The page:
Some of the less obvious side effects of Russia’s illegal war on Ukraine are its impact on global environmental pollution. And while it is beyond doubt that the war is an existential threat for Ukraine, it is also compounding the degradation of the environment and creating enormous new problems that may affect the global environment long into the future.
According to Chatham House, an independent policy institute based in London, the war has directly caused the release of some 100 million tons of carbon into the atmosphere within the initial seven months of fighting.
At the same time, wide-spread deforestation across Ukraine and uncontrolled forest fires have released enormous amounts of carbon dioxide into the atmosphere while damage to Ukraine’s renewable energy systems has severely impaired future carbon sequestration.
“The war in Ukraine is having a terrible impact on the environment,” said Monica Medina, Assistant Secretary of State for Oceans and International Environmental And Scientific Affairs. “For many, many countries that are also feeling the devastating impacts of sea level rise or huge floods like the one we saw in Pakistan, or droughts like the one that they're experiencing in the northern part of Africa or the one we're seeing here at home, we know that climate change is also very destructive.”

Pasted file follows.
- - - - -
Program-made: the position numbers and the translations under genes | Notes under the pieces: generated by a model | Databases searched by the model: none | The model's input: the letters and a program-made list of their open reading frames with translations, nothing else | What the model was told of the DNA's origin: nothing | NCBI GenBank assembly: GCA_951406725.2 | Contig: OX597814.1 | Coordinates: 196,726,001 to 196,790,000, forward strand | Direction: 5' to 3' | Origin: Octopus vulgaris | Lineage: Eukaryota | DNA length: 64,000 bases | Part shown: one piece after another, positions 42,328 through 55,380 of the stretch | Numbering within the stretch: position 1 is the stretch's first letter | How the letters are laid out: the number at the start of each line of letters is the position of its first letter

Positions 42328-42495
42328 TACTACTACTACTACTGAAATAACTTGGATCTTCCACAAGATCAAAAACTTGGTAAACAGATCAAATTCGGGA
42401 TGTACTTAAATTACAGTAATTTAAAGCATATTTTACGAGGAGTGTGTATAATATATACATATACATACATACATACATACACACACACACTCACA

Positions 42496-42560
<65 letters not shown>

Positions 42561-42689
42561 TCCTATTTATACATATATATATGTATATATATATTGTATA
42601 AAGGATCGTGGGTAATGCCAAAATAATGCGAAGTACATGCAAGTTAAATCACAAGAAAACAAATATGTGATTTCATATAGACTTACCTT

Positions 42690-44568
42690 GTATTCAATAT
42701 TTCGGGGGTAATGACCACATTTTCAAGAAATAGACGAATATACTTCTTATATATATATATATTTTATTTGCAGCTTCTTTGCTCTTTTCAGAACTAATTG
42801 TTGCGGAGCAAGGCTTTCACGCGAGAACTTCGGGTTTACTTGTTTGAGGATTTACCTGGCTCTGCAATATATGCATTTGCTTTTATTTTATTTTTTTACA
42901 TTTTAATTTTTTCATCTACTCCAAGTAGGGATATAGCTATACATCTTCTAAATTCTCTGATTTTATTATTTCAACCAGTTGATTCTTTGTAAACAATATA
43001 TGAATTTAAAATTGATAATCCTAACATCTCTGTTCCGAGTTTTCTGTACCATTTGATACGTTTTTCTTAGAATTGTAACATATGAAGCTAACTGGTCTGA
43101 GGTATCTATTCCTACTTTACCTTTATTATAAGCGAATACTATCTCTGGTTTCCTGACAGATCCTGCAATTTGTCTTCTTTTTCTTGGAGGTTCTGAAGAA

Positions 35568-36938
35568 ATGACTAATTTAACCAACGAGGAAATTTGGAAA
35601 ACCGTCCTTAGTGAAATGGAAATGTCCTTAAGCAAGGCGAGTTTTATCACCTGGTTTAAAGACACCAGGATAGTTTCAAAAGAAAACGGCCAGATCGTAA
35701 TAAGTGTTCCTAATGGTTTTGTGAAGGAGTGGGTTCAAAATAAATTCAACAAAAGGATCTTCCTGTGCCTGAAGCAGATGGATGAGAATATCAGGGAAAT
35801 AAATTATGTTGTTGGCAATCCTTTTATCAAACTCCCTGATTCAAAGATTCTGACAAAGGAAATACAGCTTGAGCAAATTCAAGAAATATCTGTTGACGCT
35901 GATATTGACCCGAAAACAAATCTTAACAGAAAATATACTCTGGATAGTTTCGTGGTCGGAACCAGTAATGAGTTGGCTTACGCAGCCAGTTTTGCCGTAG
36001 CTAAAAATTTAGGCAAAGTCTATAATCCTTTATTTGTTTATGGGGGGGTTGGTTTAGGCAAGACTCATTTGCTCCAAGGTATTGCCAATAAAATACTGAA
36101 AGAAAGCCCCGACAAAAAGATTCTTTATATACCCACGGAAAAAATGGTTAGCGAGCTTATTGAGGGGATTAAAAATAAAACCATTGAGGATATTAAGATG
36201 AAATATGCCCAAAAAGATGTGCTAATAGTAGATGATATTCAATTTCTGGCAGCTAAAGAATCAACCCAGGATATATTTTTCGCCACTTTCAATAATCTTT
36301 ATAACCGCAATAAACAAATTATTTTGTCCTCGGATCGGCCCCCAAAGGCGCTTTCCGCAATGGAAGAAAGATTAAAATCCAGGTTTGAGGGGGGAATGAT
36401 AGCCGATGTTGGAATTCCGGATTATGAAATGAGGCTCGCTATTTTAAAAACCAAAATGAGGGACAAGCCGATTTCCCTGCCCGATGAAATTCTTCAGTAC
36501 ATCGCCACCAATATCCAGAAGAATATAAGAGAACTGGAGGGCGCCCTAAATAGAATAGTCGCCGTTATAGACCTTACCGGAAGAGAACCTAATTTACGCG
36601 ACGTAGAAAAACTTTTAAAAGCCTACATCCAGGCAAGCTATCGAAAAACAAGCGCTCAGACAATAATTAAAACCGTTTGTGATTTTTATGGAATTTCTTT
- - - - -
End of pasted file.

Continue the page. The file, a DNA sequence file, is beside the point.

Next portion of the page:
“While we are working hard to help the Ukrainian government overcome the environmental challenges that they face as a result of the heinous war that Russia is perpetrating against their people, we are also working hard to help people who are being negatively impacted by the ravages of climate change as well,” said Assistant Secretary Medina.
Vladimir Putin’s war on Ukraine will continue to exacerbate the effects of climate change and environmental degradation and complicate the global response to it for years to come. “We've had tremendous agreement around the world that we need to work together to solve these environmental challenges because we can't solve them alone. They are global challenges,” said Assistant Secretary Medina. “[We] will continue to push forward on solving these great environmental challenges so that we can ensure that our children and our grandchildren will have a healthy planet.”